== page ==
Upstart Puerto Rico Cannabis Industry Stunted by Politics

Medical Marijuana Growth Confined by Fits and Starts

Editor’s note: The following was first published in the April 11-17, 2019, issue of Caribbean Business.

More and more jurisdictions are partaking in the economic bonanza created by the medicinal, recreational and industrial cannabis industry, which is netting millions in revenue and has proven to be a driver of economic development, not only for the 43 U.S. states where the plant’s use has been legalized medically, recreationally or both, but also worldwide.

However, three years after the use of cannabis was legalized medically in Puerto Rico, the island continues to show signs of falling behind in the development of this industry, an issue tied, according to experts, to excessive regulation and improvisation by the state.

Although one of the first steps taken by the administration of Gov. Ricardo Rosselló Nevares when taking office in January 2017 was to create a law to regulate the industry through Act 42 of that year, the setbacks that keep the medical cannabis industry in a quagmire of uncertainty have been constant and appear to be a combination of a lack of coordination between agencies and branches of government, as well as pressure from conservative sectors of the Legislative Assembly that do not support the cannabis industry in any form.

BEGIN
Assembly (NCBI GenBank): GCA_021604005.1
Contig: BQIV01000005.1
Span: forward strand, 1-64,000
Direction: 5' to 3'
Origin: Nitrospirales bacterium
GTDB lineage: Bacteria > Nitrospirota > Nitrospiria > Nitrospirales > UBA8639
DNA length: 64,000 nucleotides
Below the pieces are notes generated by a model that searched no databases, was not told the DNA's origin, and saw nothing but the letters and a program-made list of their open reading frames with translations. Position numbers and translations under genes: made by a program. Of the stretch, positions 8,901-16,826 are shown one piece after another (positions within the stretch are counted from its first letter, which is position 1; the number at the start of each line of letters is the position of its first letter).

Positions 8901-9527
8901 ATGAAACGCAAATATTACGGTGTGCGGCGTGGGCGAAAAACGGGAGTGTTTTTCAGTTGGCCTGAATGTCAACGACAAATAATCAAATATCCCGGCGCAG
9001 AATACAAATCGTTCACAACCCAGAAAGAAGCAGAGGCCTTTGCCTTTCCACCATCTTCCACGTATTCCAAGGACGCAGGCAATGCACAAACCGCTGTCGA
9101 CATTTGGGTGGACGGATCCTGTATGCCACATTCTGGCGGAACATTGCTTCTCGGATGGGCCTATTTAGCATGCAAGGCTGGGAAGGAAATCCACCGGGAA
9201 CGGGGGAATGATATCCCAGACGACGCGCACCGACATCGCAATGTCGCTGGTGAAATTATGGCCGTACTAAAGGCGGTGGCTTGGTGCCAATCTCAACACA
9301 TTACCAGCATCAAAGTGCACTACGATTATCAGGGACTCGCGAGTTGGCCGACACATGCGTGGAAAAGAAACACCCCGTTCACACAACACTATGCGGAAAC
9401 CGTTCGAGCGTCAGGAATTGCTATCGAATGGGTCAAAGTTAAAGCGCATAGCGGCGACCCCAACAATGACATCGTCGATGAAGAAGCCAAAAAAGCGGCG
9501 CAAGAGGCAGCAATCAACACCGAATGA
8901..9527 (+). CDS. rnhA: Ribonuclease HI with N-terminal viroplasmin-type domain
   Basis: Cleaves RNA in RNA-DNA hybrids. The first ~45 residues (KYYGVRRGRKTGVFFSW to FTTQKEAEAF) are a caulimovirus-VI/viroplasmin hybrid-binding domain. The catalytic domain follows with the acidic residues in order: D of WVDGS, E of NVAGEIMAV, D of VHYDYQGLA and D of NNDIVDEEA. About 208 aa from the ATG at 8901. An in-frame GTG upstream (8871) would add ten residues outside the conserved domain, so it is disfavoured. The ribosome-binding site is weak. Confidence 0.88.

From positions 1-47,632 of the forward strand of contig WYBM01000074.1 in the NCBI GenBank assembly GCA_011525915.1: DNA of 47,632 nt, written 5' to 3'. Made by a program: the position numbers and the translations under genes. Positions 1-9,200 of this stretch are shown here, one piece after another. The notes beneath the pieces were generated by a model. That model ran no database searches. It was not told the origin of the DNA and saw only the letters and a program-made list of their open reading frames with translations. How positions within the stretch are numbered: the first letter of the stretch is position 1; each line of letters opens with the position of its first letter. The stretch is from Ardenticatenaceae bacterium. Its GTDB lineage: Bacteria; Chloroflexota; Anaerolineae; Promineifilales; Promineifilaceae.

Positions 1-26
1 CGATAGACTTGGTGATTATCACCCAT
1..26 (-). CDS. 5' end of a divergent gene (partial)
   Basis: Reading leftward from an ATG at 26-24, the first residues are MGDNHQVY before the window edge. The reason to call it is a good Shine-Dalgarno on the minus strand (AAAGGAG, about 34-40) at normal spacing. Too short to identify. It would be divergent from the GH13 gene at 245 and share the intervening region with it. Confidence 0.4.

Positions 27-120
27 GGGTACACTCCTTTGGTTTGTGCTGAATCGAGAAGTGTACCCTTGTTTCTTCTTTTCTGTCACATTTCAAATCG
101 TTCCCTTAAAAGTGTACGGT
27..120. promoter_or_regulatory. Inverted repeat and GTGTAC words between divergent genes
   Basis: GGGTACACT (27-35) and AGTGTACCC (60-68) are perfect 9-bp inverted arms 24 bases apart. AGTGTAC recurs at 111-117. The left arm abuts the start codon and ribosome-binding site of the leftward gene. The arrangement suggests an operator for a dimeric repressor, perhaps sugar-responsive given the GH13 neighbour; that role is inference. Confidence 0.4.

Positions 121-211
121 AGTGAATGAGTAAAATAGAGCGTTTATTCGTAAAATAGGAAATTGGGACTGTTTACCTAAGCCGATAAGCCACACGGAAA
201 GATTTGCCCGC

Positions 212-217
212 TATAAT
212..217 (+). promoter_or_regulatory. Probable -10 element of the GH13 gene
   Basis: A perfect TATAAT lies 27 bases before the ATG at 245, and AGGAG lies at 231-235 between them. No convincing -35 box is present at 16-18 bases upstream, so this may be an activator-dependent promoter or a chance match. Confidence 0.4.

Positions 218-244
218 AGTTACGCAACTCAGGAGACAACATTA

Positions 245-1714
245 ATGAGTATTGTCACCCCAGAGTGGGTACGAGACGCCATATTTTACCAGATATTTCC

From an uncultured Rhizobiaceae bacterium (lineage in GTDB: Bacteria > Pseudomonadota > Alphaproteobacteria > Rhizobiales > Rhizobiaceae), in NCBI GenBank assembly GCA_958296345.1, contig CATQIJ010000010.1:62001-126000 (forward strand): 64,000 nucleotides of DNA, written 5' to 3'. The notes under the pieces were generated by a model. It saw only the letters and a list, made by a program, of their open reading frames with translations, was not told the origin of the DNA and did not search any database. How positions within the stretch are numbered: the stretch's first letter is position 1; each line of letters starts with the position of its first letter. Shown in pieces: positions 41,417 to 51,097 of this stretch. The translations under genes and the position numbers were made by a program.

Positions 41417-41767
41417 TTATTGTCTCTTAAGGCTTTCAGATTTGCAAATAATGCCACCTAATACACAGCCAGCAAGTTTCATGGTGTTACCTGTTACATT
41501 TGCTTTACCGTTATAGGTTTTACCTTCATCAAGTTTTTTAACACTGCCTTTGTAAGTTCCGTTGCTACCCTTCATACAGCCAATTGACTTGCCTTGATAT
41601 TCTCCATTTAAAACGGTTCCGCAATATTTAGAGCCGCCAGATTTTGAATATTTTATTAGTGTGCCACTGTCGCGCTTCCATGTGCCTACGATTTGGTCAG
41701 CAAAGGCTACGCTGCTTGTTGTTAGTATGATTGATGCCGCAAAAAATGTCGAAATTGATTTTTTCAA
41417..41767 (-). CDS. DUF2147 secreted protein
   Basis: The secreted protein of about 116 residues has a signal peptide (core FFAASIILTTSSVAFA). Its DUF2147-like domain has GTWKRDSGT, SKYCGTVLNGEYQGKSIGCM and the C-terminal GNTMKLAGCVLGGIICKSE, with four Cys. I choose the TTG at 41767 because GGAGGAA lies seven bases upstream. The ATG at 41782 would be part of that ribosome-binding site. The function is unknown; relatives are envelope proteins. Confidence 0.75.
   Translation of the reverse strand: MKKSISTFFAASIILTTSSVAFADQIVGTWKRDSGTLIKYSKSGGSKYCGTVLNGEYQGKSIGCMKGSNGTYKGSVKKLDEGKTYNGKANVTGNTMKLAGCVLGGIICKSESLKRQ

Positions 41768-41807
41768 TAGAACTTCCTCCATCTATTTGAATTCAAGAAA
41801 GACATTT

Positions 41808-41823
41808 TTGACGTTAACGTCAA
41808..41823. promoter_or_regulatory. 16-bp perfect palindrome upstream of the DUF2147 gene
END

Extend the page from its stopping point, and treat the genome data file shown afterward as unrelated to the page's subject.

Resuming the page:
The most recent incident that could be seen as a reflection of this presumed disdain and improvisation by the government regarding this industry—which offers an alternative to alleviate pain in patients and has shown great economic potential for the island’s coffers—occurred March 29, when the Puerto Rico Health Department’s Medicinal Cannabis Office issued a memorandum warning establishments that are licensed to manufacture and sell medical cannabis that they are not authorized to sell products containing cannabidiol, or CBD, a non-psychoactive component that can be extracted from the plant.

The Medicinal Cannabis Office categorically stated that establishments authorized by the Medicinal Cannabis Regulatory Board cannot grow, manufacture, transport or dispense products derived from medicinal cannabis. These include T-shirts, caps and vaporizers that do not contain medical cannabis, and “any action contrary to the provisions of Act 42-2017 and/or Regulation 9038 exposes the licensed establishment to be sanctioned according to the regulatory provisions.”

The order came just one month after the industrial hemp sector received a boost from the governor when he issued an executive order that created a committee to evaluate and present recommendations on the development of this industry. He based it on the plan that must be submitted to the U.S. Department of Agriculture (USDA), as provided by the 2018 farm bill, or the Agriculture Improvement Act, which opened the hemp market nationwide.